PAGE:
Doprava a spoje elektronický časopis Fakulty prevádzky a ekonomiky dopravy a spojov Žilinskej univerzity v Žiline, ISSN - PDF

Doprava a spoje elektronický časopis Fakulty prevádzky a ekonomiky dopravy a spojov Žilinskej univerzity v Žiline, ISSN MANAGEMENT OF CURRENT FINANCIAL ASSETS RISK MANAGEMENT IN TRANSPORT COMPANY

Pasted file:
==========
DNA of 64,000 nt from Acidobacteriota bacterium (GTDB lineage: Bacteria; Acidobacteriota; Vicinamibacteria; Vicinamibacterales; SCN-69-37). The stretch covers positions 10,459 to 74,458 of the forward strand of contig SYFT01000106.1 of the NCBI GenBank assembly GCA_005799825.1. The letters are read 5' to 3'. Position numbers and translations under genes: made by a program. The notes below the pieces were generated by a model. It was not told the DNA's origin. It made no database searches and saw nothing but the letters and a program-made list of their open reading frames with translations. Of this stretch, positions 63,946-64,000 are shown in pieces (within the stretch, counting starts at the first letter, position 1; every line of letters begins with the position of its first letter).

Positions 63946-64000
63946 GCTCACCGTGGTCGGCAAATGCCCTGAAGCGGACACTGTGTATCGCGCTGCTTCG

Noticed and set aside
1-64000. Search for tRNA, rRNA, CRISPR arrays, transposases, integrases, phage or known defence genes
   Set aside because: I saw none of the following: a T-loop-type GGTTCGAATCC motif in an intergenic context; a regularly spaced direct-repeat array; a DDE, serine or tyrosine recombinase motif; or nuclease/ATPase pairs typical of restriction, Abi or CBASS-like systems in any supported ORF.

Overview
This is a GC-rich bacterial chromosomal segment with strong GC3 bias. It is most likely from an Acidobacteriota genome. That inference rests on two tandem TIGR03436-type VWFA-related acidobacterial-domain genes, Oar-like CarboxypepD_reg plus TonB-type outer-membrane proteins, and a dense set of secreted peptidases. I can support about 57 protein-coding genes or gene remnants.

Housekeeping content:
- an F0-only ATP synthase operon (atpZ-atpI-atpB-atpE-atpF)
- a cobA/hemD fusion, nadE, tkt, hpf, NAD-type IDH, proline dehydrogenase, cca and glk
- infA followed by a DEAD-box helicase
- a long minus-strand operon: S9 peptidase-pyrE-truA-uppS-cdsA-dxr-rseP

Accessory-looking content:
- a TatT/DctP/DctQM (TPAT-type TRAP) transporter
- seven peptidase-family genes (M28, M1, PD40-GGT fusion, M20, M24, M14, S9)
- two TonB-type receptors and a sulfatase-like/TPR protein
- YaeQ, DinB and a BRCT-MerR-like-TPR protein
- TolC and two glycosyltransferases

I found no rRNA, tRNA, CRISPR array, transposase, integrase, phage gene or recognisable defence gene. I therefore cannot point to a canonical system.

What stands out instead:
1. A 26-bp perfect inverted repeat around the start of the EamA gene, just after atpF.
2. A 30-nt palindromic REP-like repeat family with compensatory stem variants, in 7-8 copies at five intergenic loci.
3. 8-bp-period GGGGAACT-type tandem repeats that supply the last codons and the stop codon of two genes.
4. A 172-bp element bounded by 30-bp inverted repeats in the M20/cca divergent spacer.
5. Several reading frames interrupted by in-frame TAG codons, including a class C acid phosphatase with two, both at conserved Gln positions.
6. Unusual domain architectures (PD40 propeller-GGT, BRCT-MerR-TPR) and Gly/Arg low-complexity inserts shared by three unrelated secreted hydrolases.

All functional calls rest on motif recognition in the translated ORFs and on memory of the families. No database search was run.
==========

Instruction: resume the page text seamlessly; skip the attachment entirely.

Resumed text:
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Doprava a spoje elektronický časopis Fakulty prevádzky a ekonomiky dopravy a spojov Žilinskej univerzity v Žiline, ISSN MANAGEMENT OF CURRENT FINANCIAL ASSETS RISK MANAGEMENT IN TRANSPORT COMPANY Tomáš Klieštik 1, Miloš Birtus 2 Introduction Quantification of risk or risks connected to management and optimization of any current assets components, that is reserves and current receivables, is for a transport company also crucial when current financial assets possession in concerned. This article deals with so called Lambda liquidity index that helps to mange and diversify risks to a certain extent. All companies (and all individuals for that matter) have some liquidity reserves in their possession. Liquidity management influences financial assets management. The cash cycle in a transport company is shown in Picture1. CASH Receivables Purchase of assets CASH FLOW Added value Use, or amortization Finished products Picture 1 Cash cycle in trasport company The reasons for possessing financial assets justify the possession of a certain amount of financial assets by transport companies. Financial assets management mostly deals with 1 doc. Ing. Tomáš Klieštik, PhD., Katedra ekonomiky, FPEDAS, ŽU v Žiline, Univerzotná 1, Žilina, 2 Ing. Miloš Birtus, PhD., Katolícka univerzita, Pedagogická fakulta, Katedra ekonomiky a cestovného ruchu setting the optimal level for these assets, which means searching for the minimum that would allow undisturbed and smooth company running. Transport company can acquire financial assets by: increasing its capital (generating profit, increasing basic capital, donations and subsidies, etc.), receiving loans of various kinds in form of money, selling products, goods and services in cash, debts collection, selling other non-cash components of fixed and current assets in cash, that means equity conversion, etc. Transport company uses (spends) financial assets by: lowering its capital, repaying its delivery liabilities in cash, payment of bank loans and interest payment, tax payment, payrolls and other liabilities, purchasing non-cash assets components, etc. 234 CASH SOURCES CAPITAL increasing own capital, increasing debt, newly generated profit, etc RUNNING quicker inventory turnover and debts rate, their conversion to cash INVESTMENTS sale of surplus fixed assets CASH RUNNING payroll, payment of material, taxes and fees and other expenditures - - CAPITAL decreasing own capital, payment of dividends, loan installments, etc. - INVESTMENTS fixed assets purchase CASH USE Picture 2 Cash sources and their use Model of Current Financial Assets Risk When managing financial assets in transport company effectively, it is good to know the variables that condition their level. We use a balance sheet (1) and definition of net working capital (2). NWC +FXA = LBF (1) NWC = FA + D +R - SBF (2) After certain operations it is possible to quantify transport company financial assets using the formula (7). The right side shows that increasing long-term borrowed funds and company capital and lowering fixed assets and adjusted net working capital increases company financial assets and vice versa. NWC = FA + OCA - SBF (3) OCA = D + R (4) FA + OCA SBF = LBF +C + FXA (5) NWC A = NWC - FA (6) 235 FA = LBF + C-NWC A -FXA (7) where: NWC - net working capital FXA - fixed assets LBF - long-term borrowed funds SBF - short-term borrowed funds C FA - capital - financial assets OCA - other current assets D R - debts - reserves NWC A - adjusted net working capital How much financial assets or liquidity does a transport company need? The answer is not unambiguous. The lack of liquidity may have fatal consequences for the transport company, on the other hand too much liquidity is not desirable, too. It will be up to the company management to choose one of the options. Liquidity can also be influenced by a number of objective factors that are exogenous and endogenous variables influencing the company as a whole. Therefore it is vital to properly quantify liquidity as such. The easiest and the most often used way is immediate liquidity index. It is calculated as a ratio of short-term financial assets and short-term receivables. A ratio increasing with time signalizes a higher liquidity level. A falling one means possible problems with liquidity. There is one significant problem with immediate liquidity index; it takes variables as deterministic, which means, it cannot be used to quantify risk and uncertainty influence. Emery and Cogger3 tried to eliminate this deficiency by quantifying liquidity level with the use of probability function, taking into account the probability of spending liquidity reserves in company and constructed the liquidity index known as Lambda (1). It consists of three components: 3 EMERY, G., W. - COGGER, K., O.: The Measurement of Liquidity, Journal of Accounting Research, Autumn 1982, pp kde: 1. Liquidity sources the sources that can be changed to cash without violation of company operation. Examples can be cash, easily convertible funds, credit limits. 2. Level of operating cash flow expected in planned horizon. 3. Operating cash flow forecast variability. λ LS+ CF σ E = (8) CF λ LS - liquidity index - liquidity sources CF E - cash flow forecast σ CF - cash flow forecast variability expressed by standard deviation Cash flow forecast variability can be assessed using two ways. Either using a time line, if the next cash flow is expected to be similar to the previous one; then it is possible to use historic data to determine the next CF. CF σ 1 n CFi n i = 1 = (9) 2 CF = n 1 1 i= 1 i ( ) CF CF n (10) σ 2 CF = σ CF (11) where: σ 2 CF - cash flow forecast variability expressed by difusion 4 σ CF - cash flow forecast variability expressed by standard deviation CF - average cash flow for a period of time CF i - period i of cash flow n - number of periods (days, weeks, months, quarters, etc.) 4 cash flow is monitored in equidistant intervals, e.g. weekly, monthly, quarterly, etc. 237 Or using expert judgement (12), that means, it is possible to estimate range of the next expected cash flow distribution. where: CF opt - optimistic cash flow forecasts CF pes - pesimistic cash flow forecasts σ CF + CF 6 opt pes CF = (12) Using the calculated value of lambda and table of standardised normal division (Table 1) we can determine probability of insolvency, which is, insufficient company liquidity. For example, if lambda is 3, it means that the chance of the need of liquidity sources exceeding available cash sources (company being insolvent in future) is approximately 1 in 3. If lambda equals.65, there is a 5% chance of depleting liquidity sources, which at the same time means with the probability of 95% that this transport company will not be insolvent in future. Therefore the value of lambda gives approximate estimate of possible transport company liquidity problems. λ Distribution function Insolvency probability [%] Table. 1. Normal distribution values λ Distribution function Insolvency probability [%] , , , , , Liquidity index lambda brings information about how the operating cash flow is likely to be divided and how it influences liquidity and, most of all, transport company solvency or insolvency. Putting it simply significant liquid reserves are necessary to bear unpredictable 238 circumstances that occur when future events are highly uncertain. If future is relatively fixed, that the necessity of significant liquidity reserves decreases. Company insolvency is an indicator of future company problems and thus it becomes a significant factor that allows one to predict company future financial health. In 1982 Emery and Cogger carried out an empiric research in the sample of 104 companies (52 bankrupting and 52 with excellent financial health) and using the liquidity index they came to the following results (Table 2). Years before failure Table. 2 Liquidity index λ values for particular types of companies Number of correctly categorised companies [%] Failing companies λ Mean value Flourishing companies Source: EMERY, G., W. - COGGER, K., O.: The Measurement of Liquidity, Journal of Accounting Research, Autumn 1982, pp When taking the first look it may seem that the possession of financial assets brings loss because cash does not bring profit. The paradox is that reality is different. Several authors state some reasons for possession of financial assets. For example John Maynard Keynes explained possession of liquid reserves with three reasons: 1. Transaction - the necessity to possess certain financial assets occurs since it is not possible to synchronize incomes and expenditures in an ideal way. An entrepreneur must create a certain reserve that serves for stabilizing day-to day unbalance between incomes and expenditures. At the same time there must be reserves for specific expenditures such as dividends, purchase of fixed assets, etc. 2. Prevention it expresses the necessity to possess liquidity reserves in order to enable unpredictable unplanned expenditures caused by lower revenues or increased interest rates in commercial banks. 239 3. Speculation it is connected to possession of liquidity reserves intended to allow future profit investments, purchase of raw materials for more favourable prices in the near future, etc. Conclusion Damodaran states the first reason for financial assets possession is transaction. It means that financial assets cover needs occurring during normal company operations (payment of suppliers invoices, payrolls, taxes, deposits redemption, etc.). These needs vary depending on: branch of business (there are other cash needs in case of a restaurant and a building company) size of the company bigger companies keep their financial assets lower compared to their revenues than smaller ones. Bigger companies use decreasing range gains and their bigger power when dealing with banks, suppliers and customers. bank system and payment mechanism level and advancement companies in economies with advanced cashless payment keep their cash financial assets lower This need may also be influenced by seasonal fluctuation. The second reason is caution, which is supposed to cover unpredicted events and unplanned needs. Companies with less volatile financial flows need less financial assets and vice versa. This kind of financial assets demand is influenced by availability of external financing. If a company is able to cover such a need with lower costs (e.g. an overdraft), it is very unlikely its cash balance will be high. Brealey and Myers 5 state other two reasons for keeping cash. Firstly, companies keep their cash on ex-interest accounts to reward banks for their services. Secondly, large companies have hundreds of accounts in dozens of different domestic and foreign bank. It is often better to keep the accounts on hold than follow them and make transfers daily. According to Ross, Westerfield and Jaffe there are two main reasons for keeping cash balance. First, just like it has been mentioned above, is transaction. Needs related to transactions are connected to cash assets usage and company activities that lead to acquiring them. Cash is used for paying company debts, taxes, payrolls and dividends. Incomes consist of sales concerning economic activities, selling assets and new financing. Incomes and 5 BREALEY, R. A., MYERS, S. C.: Teorie a praxe firemních financí. pp expenditures are not synchronized and that is why there is a need for a certain cash balance. If the company only keeps a small amount of cash assets and there is a sudden shortage of cash, selling marketable securities or taking loans represent trading costs. 6 Other reasons for keeping cash are compensating balances 7, which are account balances claimed by banks for the services provided. 8 Reasons for keeping financial assets do not exclude each other and in real life it would be quite complicated and above all impractical to divide company financial assets according to their specific purpose. Total financial sources can be considered a whole that consists of: cash, current account balances in banks, marketable short-term securities, treasury bills. Cash and current accounts balances represent liquidity assets with zero gain. Keeping short-term securities and treasury bills is connected to some gain but to change them to the most liquidity assets requires further transaction costs. Acknowledgements The article is an output of scientific project VEGA 1/0357/11 Klieštik, T. and col.: Research on the possibility of applying fuzzy-stochastic approach and CorporateMatrics as tools of quantification and diversification of business risk. References [1] BREALEY, R. A. MAYERS, S. C.: Teorie a praxe firemních financií, CPRESS, Praha 2000, ISBN [2] DAMODARAN, A. Corporate finance: therory and practice. 2nd edition., New York: Wiley, p. ISBN [3] EMERY, G., W. - COGGER, K., O.: The Measurement of Liquidity, Journal of Accounting Research, Autumn ROSS, S. A., WESTERFIELD, W., JAFFE, J.: Corporate finance 9th Edition, New York. p Cash balances are kept in commercial banks and serve as a reward for bank services provided for the companies. Minimal required compensating balance in banks providing credit services enables lower limit for cash assets kept by companies. 8 DAMODARAN, A.: Corporate finance. New York 2010, p [4] ROSS, S. A., WESTERFIELD, W., JAFFE, J. Corporate finance. 7th edition., Boston: The McGraw-Hill Companies, p. ISBN Referee: prof. Ing. Štefan Cisko, CSc., University of Žilina. Enter to publishing: 30 th October 2012, 242